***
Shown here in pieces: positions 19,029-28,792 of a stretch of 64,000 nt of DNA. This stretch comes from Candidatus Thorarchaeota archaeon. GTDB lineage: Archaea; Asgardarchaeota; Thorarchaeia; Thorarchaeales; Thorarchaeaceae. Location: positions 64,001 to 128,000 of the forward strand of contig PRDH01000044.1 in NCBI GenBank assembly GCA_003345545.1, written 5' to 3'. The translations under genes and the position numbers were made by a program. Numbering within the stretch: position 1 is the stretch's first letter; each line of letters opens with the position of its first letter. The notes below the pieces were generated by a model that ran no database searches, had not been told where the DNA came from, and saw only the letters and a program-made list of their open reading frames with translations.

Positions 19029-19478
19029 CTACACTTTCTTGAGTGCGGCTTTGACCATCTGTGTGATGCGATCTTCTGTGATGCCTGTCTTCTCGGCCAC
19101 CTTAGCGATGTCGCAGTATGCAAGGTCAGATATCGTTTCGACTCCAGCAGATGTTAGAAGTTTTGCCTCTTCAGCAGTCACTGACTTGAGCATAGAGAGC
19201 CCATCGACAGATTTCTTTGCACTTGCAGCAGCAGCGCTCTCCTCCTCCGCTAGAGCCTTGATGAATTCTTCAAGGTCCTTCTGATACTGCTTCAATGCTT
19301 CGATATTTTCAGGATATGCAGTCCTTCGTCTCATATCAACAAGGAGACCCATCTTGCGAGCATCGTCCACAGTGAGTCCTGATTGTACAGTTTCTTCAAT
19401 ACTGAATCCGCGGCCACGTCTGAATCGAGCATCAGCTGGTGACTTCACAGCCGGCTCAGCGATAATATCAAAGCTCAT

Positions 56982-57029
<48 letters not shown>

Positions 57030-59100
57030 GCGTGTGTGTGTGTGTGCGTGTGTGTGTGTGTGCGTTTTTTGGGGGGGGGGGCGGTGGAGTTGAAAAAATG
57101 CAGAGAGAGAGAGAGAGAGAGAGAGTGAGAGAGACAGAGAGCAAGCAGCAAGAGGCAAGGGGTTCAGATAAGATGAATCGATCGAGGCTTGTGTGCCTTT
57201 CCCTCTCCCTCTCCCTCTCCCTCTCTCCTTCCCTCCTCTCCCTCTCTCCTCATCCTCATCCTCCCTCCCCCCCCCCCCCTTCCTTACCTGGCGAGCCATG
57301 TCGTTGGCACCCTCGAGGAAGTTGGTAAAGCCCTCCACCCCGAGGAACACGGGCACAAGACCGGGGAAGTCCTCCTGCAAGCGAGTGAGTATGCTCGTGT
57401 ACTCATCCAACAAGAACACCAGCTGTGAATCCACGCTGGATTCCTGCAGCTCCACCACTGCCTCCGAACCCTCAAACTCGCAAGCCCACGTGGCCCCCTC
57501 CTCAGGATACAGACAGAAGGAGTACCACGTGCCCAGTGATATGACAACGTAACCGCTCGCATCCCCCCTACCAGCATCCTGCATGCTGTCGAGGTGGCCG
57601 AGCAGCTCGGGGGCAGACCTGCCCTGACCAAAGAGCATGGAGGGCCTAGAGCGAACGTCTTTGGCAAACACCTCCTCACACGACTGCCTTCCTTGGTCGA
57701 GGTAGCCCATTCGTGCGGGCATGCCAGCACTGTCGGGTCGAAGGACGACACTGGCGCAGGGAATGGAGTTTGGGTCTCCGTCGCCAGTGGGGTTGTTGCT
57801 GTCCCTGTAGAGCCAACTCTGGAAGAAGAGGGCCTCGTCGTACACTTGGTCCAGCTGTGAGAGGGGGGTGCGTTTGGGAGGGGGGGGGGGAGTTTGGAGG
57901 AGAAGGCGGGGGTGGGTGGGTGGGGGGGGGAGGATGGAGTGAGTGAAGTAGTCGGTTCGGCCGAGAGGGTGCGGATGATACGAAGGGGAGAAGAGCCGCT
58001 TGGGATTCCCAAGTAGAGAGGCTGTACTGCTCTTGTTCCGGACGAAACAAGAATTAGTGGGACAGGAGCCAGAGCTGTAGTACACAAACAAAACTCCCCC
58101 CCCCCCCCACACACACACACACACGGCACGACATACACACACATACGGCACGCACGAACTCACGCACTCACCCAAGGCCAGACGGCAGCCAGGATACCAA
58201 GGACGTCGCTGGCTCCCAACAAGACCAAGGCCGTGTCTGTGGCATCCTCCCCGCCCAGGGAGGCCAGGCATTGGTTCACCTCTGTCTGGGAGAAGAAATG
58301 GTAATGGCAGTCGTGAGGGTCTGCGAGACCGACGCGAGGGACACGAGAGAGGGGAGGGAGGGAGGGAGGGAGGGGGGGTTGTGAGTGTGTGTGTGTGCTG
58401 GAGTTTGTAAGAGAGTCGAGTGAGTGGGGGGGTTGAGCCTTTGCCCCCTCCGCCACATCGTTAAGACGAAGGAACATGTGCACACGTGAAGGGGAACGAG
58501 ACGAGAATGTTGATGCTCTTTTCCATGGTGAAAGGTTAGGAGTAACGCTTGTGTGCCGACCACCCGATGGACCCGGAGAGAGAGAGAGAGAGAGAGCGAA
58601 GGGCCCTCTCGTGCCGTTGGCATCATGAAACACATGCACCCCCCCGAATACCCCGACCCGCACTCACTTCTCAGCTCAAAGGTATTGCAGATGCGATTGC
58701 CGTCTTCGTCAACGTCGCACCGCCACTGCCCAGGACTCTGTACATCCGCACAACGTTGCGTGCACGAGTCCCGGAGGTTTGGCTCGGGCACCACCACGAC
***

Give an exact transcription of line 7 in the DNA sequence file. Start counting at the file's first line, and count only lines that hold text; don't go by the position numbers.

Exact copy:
19401 ACTGAATCCGCGGCCACGTCTGAATCGAGCATCAGCTGGTGACTTCACAGCCGGCTCAGCGATAATATCAAAGCTCAT